Stock Market Major Source of Americans' Financial Pleasure Despite Volatility: AICPA Index
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Stock Market Major Source of Americans' Financial Pleasure Despite Volatility: AICPA Index

4 years ago · 5 min read
  • Americans’ Personal Financial Satisfaction at an all-time high for 5th quarter in a row.

  • Job openings hit record high, exceeding number of job seekers.

  • Financial pleasure has never been higher.

NEW YORK (October 25, 2018) – A record number of available jobs and continued stock market growth have Americans experiencing their highest level of personal financial satisfaction in the 25-year history of the AICPA’s Personal Financial Satisfaction Index (PFSi). The new high, reached by the Q3 2018 PFSi released today, marks the fifth successive quarter in a row the index has set a record.

The PFSi is calculated as the Personal Financial Pleasure Index minus the Personal Financial Pain Index, with positive readings signaling that Americans are feeling more financial pleasure than pain. The Q3 PFSi measured 32, a 3.1-point increase from the prior quarter, the largest quarterly increase to the PFSi since Q2 2017. The increase was due to a modest gain (2.0 points) in the Personal Financial Pleasure Index which was boosted by a slight (1.1 point) drop in the Personal Financial Pain Index.

The Personal Financial Pleasure Index, at 73.9, is up 2.0 points from the previous quarter, continuing its steady increase and setting an all-time record for the seventh quarter in a row. The PFS 750 Market Index continues to be the biggest contributor to the Pleasure Index, now accounting for nearly one-third (31.5 percent) of its total value. The Q3 value is determined by the stock market’s closing position at the end of the first trading day of Q4, which for this reading was October 1st. Since then, the market has experienced a pullback that will be captured in the Q4 index, should the market not rebound in the interim. This AICPA proprietary stock index is comprised of the 750 largest companies trading on the US Market adjusted for inflation and per capita. In comparison to its Q2 level, it is up 5.3 points (6.0 percent) to 93 and has once again reached an all-time high.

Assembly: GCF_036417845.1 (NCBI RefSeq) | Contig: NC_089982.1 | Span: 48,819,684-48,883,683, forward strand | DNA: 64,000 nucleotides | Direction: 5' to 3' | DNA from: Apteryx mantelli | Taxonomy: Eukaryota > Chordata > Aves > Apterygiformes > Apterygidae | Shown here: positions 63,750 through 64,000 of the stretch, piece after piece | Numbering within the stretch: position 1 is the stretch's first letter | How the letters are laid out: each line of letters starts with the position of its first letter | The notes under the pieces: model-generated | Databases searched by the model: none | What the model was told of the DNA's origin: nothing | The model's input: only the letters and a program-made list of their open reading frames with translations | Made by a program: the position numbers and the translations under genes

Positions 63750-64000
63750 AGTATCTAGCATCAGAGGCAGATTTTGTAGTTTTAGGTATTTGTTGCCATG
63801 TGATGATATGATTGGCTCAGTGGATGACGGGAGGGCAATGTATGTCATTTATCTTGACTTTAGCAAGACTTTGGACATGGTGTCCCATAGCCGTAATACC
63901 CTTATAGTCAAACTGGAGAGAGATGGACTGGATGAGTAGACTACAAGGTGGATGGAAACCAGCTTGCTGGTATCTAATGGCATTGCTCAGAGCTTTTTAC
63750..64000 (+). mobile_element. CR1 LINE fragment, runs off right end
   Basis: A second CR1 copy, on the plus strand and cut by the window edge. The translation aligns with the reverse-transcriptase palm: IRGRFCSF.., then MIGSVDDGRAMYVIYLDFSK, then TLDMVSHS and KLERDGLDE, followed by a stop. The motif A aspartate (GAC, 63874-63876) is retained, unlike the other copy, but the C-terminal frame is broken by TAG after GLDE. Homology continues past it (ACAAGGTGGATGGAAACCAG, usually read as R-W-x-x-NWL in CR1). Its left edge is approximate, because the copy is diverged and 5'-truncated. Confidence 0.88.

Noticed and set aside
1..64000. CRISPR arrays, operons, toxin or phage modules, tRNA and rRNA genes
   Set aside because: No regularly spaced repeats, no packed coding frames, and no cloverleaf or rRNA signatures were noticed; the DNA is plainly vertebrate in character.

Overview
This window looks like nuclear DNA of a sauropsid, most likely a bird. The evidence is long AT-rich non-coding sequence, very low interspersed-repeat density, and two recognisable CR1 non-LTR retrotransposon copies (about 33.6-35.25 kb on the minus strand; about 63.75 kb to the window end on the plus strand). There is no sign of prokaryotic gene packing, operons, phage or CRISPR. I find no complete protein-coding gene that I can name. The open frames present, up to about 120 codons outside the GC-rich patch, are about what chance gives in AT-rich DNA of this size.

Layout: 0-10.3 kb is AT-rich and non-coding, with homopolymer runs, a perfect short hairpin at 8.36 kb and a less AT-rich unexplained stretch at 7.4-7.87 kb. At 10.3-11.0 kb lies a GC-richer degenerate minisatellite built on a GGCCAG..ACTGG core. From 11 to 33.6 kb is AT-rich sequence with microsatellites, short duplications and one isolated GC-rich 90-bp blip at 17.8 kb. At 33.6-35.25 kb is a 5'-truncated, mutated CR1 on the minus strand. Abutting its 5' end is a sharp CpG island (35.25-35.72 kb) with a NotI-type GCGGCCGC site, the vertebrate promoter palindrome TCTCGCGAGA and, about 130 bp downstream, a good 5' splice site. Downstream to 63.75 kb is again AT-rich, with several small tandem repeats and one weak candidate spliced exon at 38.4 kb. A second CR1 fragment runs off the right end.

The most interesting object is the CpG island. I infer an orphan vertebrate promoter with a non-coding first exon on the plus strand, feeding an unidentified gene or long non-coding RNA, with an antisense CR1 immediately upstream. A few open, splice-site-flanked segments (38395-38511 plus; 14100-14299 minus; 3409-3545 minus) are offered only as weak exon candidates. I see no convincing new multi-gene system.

"While it is great that the stock market’s record performance is bolstering American’s financial satisfaction, it’s crucial for investors to keep in mind that pullbacks, like the one we’ve seen recently, are a regular occurrence for risk assets,” said Robert Westley, CPA/PFS member of the AICPAs Personal Financial Specialist Credential Committee. “Short-term volatility and pullbacks are the price we pay for riskier assets that provide a higher return over the long-term. Worried investors should build confidence with a strong financial plan that includes a diversified portfolio designed to navigate market volatility and meet their personal financial goals.”

The Job Openings Per Capita Index, the second largest contributor to the Pleasure Index, increased 1.1 points (1.4 percent) over the prior quarter and job openings set a record in August. With job openings (7.14 million) exceeding job seekers (6.23 million), the tight labor market has afforded workers confidence to seek a better employment. In fact, 3.6 million workers voluntarily left their jobs in August, the fastest pace in 17 years, per the Bureau of Labor Statistics. Additionally, Americans are finally starting to see their paychecks grow a little faster. Weekly wages rose at an annualized rate of 3.3 percent in Q3 which beats the 2.6 percent increase in inflation over the same period. This is an improvement from the 2 percent increase in wages in Q2, which wasn't enough to make up for inflation.

The Personal Financial Pain Index, at 41.9, saw three factors decrease from the previous quarter, combining to drop the index 1.1 points which contributed to the overall improvement in the PFSi. The decrease from the preceding quarter was led by a 2.7 point drop in loan delinquencies which saw improvements somewhat more heavily weighted towards mortgages. Though the current reading of delinquencies on mortgages (3.25 percent) is well below the peak delinquency rate for mortgages (11.26 percent) set in the spring of 2010, it is still above what was typical between 1994 through 2003 (2.12 percent).